Integrated Pain Management

Radiofrequency Nerve Block

Radiofrequency nerve block…

also referred to as radiofrequency lesioning is the name given to a procedure where special needles are used in the creation of lesions along targeted nerves.

These needles have the capability of heating the nerve up to 80oC which is about the temperature of hot, almost boiling water.

The aim of these needles and the temperature is to stop the nerves from sending pain signals.

Though the nerves will be incapacitated, the body will try to correct this situation but it will take a period between a few months and a year.

Radiofrequency Nerve Block

Radiofrequency Nerve Block lesioning is a procedure offered to people suffering from some types of neck or low back pain (in most cases, pain associated with the facet joints).

To be a candidate for this kind of treatment, the patient has to have responded well to diagnostic local anesthetic nerve blocks and the effective will entirely depend on the response to this temporal block.

This procedure is aimed at blocking the conduction of pain signals by the nerve to reduce perceived pain caused by any condition affecting the neck or lower back and alleviate other associated symptoms.

About 80% of patients will get a successful nerve block and this eliminates the pain emanating from that part. The nerve block might also reveal that there are other areas that have pain.

Depending on the areas that are included in this procedure will take anything from 30 minutes to an hour.

Because x-rays cannot reveal nerves, the injections are based on the position of the bony elements that show where the nerves are typically located.

Fluoroscopy is the x-ray type that is used in identifying these bony landmarks. After the needle is placed in the targeted area, low voltages are applied to test for correct placement. After the confirmation is made, small amounts of anesthetics will be injected in that area.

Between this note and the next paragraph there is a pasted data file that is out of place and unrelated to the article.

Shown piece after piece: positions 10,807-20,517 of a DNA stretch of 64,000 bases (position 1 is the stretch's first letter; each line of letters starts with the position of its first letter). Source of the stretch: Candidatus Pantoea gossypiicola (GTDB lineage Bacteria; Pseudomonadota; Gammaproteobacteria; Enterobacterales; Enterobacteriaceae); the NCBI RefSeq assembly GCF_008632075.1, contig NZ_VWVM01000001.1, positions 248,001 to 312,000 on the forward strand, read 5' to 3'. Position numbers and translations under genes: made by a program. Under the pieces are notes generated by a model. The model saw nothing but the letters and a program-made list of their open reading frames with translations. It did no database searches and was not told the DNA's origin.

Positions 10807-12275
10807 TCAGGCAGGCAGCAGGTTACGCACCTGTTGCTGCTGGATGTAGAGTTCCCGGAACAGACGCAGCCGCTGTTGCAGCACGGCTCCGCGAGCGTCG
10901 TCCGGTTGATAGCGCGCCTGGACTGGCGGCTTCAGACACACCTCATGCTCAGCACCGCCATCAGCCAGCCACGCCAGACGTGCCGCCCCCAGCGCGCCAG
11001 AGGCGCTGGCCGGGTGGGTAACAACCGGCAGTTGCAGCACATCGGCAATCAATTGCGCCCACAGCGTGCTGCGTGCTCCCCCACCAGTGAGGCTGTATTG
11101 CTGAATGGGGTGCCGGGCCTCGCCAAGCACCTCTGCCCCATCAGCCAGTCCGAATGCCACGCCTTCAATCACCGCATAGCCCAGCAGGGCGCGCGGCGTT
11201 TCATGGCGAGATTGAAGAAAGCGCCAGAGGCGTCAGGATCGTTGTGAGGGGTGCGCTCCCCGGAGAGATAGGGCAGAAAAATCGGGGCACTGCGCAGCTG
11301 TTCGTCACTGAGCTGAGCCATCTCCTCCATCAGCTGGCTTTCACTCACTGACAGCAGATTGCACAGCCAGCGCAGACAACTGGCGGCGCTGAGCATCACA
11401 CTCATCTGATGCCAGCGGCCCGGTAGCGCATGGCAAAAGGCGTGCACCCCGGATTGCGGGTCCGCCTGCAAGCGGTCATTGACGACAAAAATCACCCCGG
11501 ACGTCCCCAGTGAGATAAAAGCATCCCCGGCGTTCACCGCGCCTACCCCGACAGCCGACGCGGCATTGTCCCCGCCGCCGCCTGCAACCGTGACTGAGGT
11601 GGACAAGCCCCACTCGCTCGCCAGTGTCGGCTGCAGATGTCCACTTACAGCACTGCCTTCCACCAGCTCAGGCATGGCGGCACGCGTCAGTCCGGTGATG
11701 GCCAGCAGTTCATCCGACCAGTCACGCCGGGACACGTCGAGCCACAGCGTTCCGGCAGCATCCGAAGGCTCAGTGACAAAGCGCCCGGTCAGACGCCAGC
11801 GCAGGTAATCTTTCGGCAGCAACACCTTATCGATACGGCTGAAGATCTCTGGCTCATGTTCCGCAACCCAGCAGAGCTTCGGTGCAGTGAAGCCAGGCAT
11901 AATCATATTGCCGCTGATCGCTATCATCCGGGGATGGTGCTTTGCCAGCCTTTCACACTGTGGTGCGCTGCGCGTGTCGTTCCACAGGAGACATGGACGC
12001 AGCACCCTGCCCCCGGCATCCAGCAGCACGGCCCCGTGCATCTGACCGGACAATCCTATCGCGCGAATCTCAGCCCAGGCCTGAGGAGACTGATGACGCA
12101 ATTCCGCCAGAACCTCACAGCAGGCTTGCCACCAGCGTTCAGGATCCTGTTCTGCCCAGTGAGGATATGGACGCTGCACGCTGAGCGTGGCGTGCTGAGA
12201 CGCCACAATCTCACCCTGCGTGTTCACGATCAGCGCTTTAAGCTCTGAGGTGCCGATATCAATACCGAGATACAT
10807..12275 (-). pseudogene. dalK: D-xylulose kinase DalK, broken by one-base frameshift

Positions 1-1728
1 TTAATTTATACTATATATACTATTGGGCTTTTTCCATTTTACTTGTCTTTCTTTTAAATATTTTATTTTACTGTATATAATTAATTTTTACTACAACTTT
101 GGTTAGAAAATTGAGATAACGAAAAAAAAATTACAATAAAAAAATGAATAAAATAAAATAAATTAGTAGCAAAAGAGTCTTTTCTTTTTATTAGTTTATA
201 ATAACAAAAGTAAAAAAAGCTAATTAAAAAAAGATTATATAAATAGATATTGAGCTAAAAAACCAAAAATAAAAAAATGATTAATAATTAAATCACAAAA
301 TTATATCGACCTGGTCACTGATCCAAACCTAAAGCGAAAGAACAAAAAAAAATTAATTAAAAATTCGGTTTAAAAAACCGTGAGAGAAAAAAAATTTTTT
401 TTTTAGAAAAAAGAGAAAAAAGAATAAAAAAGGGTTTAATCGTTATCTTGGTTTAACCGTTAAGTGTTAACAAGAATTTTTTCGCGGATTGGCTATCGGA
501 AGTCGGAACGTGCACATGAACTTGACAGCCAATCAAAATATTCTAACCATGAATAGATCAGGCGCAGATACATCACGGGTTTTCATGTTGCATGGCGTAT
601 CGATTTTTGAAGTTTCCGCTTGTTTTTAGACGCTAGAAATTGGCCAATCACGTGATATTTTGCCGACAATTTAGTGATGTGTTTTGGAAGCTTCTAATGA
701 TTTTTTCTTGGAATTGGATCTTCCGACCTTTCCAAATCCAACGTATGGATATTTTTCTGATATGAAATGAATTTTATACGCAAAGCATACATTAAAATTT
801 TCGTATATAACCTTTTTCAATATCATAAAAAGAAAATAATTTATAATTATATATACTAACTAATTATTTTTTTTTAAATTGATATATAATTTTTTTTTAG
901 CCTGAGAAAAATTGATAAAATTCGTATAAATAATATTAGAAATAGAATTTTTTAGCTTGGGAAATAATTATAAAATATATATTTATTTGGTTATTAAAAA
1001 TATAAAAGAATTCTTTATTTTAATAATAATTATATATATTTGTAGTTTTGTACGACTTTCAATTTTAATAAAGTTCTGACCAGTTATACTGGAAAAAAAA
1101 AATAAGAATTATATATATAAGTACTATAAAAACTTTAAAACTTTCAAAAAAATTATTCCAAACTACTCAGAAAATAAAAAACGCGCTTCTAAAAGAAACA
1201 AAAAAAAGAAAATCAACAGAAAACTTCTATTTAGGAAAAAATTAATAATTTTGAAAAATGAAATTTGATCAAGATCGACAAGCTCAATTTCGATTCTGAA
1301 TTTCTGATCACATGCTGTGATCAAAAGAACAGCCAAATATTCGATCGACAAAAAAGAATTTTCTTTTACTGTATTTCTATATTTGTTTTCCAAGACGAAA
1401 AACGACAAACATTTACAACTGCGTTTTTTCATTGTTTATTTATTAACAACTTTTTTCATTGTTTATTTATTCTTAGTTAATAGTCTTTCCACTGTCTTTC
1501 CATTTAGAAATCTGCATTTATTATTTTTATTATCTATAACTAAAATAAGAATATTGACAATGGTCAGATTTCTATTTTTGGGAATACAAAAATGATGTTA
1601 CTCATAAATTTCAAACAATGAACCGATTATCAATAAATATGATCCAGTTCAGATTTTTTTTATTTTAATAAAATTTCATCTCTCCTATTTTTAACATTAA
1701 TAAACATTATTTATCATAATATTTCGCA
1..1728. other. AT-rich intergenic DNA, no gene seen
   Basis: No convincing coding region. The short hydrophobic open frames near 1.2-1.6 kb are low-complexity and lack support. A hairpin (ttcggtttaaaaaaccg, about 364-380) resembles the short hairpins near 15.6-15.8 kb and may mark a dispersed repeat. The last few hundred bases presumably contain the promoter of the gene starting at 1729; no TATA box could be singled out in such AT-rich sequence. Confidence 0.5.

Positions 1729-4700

When the nerves are numbed enough, higher radiofrequency voltages are applied and this heats the nerves to the targeted temperature.

All the procedures start with an injection of a local anesthetic in small amounts which will feel like small pinches and a slight burning feeling and the anesthetic starts numbing the area.

After the numbing, the main injection will only feel as though there is some pressure on the area but patients will not be in pain. Most of the patients choose to be heavily sedated or just drowsy throughout the procedure.

They get to choose between a local anesthetic and IV sedation which will ensure comfort. Regardless of the choice of sedation, the patient is required to avoid food for 6 hours before the procedure.

If the procedure is successful, the results will be effective for a period between 8 and 18 months depending on how fast the body can recover the function of the nerves affected by the injection.

In general terms, this procedure has been indicated as safe but like most medical procedures there are possible side effects and complication. Patients should speak to their doctors about these aspects prior to the procedure.

Integrated Pain Management

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